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Eye on France: 20 years of the Euro, the highs and lows of a single currency

European Central Bank President Mario Draghi and eurozone finance and economy ministers celebrate the 20th anniversary of the euro at a meeting in Brussels, Belgium, December 3, 2018.
European Central Bank President Mario Draghi and eurozone finance and economy ministers celebrate the 20th anniversary of the euro at a meeting in Brussels, Belgium, December 3, 2018. REUTERS/Yves Herman

The euro, the Old Continent’s single currency, will celebrate its twentieth birthday at the end of the month. Should we be cheering or weeping? Wednesday's Le Monde asks that very question, and the article carries a picture of the Eurozone finance ministers, taken at their meeting in Brussels earlier this month.


Mario Draghi, the president of the European Central Bank, is standing in the front line, clutching a giant plastic euro and looking like a poisoned pup. Pierre Moscovici, the EU’s economic commissioner, is beside him, brandishing a fixed smile and a pink cut-out reading “#EUROat20”. The 19 ministers are looking in at least 19 different directions.

That just about sums up the single currency.

The problem, according to the centrist French daily, is that the European monetary union has never worked properly. That has left individual governments struggling with the unhappiness and dissatisfaction of some of their own voters, some of the time.

So, why hasn’t it worked?

Le Monde reminds us that money is a symbolic affair before it’s a means of payment. Strength and unity are the vital components. Unfortunately, both of those ingredients have been missing from the European scene, at least since the global crisis in 2008.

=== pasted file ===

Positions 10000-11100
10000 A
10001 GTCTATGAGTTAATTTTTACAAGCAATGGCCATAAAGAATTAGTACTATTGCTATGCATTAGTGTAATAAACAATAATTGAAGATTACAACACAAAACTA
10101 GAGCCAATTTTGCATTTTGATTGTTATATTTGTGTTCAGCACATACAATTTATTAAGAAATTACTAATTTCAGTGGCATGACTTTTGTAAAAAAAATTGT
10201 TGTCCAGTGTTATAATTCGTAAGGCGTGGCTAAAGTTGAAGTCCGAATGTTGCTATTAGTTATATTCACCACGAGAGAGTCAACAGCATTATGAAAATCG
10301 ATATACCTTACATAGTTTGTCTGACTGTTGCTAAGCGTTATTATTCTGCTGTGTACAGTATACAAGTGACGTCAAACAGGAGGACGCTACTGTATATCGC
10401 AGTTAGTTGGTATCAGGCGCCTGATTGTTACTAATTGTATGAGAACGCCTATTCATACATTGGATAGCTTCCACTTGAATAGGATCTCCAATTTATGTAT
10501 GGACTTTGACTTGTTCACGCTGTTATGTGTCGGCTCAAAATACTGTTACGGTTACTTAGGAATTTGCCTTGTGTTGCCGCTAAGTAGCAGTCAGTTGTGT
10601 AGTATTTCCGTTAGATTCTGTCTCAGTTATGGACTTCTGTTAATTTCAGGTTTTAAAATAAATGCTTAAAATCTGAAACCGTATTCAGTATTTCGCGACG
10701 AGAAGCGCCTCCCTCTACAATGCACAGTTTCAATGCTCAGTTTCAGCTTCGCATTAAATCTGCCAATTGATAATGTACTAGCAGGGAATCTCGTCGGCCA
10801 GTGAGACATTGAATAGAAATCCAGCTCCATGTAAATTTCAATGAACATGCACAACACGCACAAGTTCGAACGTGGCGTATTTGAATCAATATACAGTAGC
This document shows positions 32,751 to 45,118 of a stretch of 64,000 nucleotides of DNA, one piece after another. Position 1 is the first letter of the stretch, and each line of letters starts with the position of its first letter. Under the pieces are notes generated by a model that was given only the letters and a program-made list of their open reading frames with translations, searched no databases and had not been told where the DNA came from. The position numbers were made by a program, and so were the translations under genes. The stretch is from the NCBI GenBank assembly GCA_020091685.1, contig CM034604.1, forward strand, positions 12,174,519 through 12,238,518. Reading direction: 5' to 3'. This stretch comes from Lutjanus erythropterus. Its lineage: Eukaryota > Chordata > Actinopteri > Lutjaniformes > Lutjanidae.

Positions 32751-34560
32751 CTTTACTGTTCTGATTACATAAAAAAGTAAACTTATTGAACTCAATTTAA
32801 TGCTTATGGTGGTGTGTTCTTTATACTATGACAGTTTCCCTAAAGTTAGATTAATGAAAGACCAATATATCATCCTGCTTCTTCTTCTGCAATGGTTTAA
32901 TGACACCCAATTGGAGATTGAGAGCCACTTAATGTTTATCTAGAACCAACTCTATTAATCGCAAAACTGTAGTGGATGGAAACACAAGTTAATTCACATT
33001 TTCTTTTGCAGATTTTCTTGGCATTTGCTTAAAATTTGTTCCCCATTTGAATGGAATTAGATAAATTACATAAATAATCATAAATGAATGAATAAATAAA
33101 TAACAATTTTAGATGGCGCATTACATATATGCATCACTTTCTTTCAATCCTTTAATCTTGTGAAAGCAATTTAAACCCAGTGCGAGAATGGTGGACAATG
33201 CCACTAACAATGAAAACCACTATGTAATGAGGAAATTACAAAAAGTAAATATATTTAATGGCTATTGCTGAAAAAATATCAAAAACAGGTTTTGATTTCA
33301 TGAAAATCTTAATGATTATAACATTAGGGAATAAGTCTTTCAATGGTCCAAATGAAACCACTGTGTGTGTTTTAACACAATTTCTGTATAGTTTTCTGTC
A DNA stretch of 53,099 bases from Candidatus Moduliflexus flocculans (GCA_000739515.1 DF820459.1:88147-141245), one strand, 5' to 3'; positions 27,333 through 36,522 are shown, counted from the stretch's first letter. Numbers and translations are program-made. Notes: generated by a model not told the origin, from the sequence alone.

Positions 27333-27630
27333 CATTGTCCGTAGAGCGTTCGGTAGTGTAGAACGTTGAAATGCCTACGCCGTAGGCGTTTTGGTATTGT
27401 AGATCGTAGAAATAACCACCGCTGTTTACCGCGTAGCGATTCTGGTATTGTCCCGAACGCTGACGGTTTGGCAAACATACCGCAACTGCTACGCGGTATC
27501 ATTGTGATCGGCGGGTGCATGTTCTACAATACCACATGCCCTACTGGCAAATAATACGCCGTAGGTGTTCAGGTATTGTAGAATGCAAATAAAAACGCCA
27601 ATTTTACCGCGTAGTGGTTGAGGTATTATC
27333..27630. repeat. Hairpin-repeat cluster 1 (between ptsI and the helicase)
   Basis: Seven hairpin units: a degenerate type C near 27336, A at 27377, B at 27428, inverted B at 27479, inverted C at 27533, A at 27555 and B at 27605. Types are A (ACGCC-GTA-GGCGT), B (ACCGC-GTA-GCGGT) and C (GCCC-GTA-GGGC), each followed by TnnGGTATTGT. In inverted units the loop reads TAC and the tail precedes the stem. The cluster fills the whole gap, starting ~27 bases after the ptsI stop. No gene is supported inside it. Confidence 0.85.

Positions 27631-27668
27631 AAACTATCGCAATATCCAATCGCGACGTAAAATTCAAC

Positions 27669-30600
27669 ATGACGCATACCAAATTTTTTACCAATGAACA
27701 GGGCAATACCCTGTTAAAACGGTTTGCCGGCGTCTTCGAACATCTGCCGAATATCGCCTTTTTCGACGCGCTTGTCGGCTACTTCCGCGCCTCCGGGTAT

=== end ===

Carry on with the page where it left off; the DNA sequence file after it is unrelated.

That was the year the monetary union woke up to the fact that the supposed economic convergence practiced by member states was a barrel of worms. It turned out that Portugal, Italy, Greece and Spain, the infamous PIGS, had made it look like they were marching to the same tune as the rest of Europe only by pushing local interest rates through the floor. When the crisis hit, interest reality arrived with a bang and commercial banks were left sitting on piles of toxic debt. Central banks then came under pressure to bail the local lenders out. Athens couldn’t keep up and Brussels had to step in to prevent the entire Eurozone from imploding.

Europe entered the era of austerity and we began wondering if our euros were worth the paper they were printed on.

The other major currencies have the advantages of a central treasury and a dominant political line. The Eurozone has 19 different governments, with France and Germany only rarely in step, and Italy guided by a coalition which is, to say the best of it, skeptical on the question of European integration. The dominant political philosophy is for building walls, closing doors and looking after national interests.

The France of Emmanuel Macron, for 18 months the continental champion of a better, balanced Europe, has recently had to sacrifice its commitment to budgetary rigor to put out the fire started by the gilet jaune protestors. That won’t make dialogue with the other Eurozone nations any easier.

The tragic part of all this is that, with a 20 percent share of global cash reserves and 340 million paying customers, the euro has made a huge breakthrough in a very short time.

And, with Donald Trump’s USA using the power of the dollar to destroy multilateral trade, the euro would be ideal to help in getting the global economy unhooked from the greenback. Unfortunately, current divisions and divergences in the European household leave the single currency badly placed to make a claim for world domination.

Thinking outside the box

If the euro is ever to achieve that, says Le Monde, then it will be at the cost of a major overhaul of the basic mechanisms. Eurozone growth is at its lowest for four years. There is no evidence that the necessary stability for a global currency has been achieved, or can be maintained. Part of the problem is that the structures which would guarantee that stability are simply not in place, were never even thought of when the Eurozone was created.

Le Monde says we have to think outside the box in which the only options are federation or collapse. There is a third alternative in the form of a combination of risk-reduction and shared support for member nations who run into temporary difficulties.

Unfortunately, the current climate is not particularly favourable to talk of sharing and solidarity. Just as Europe is incapable of forging a coherent policy on immigration right now, it is probably not on the verge of a dramatic economic alliance either.


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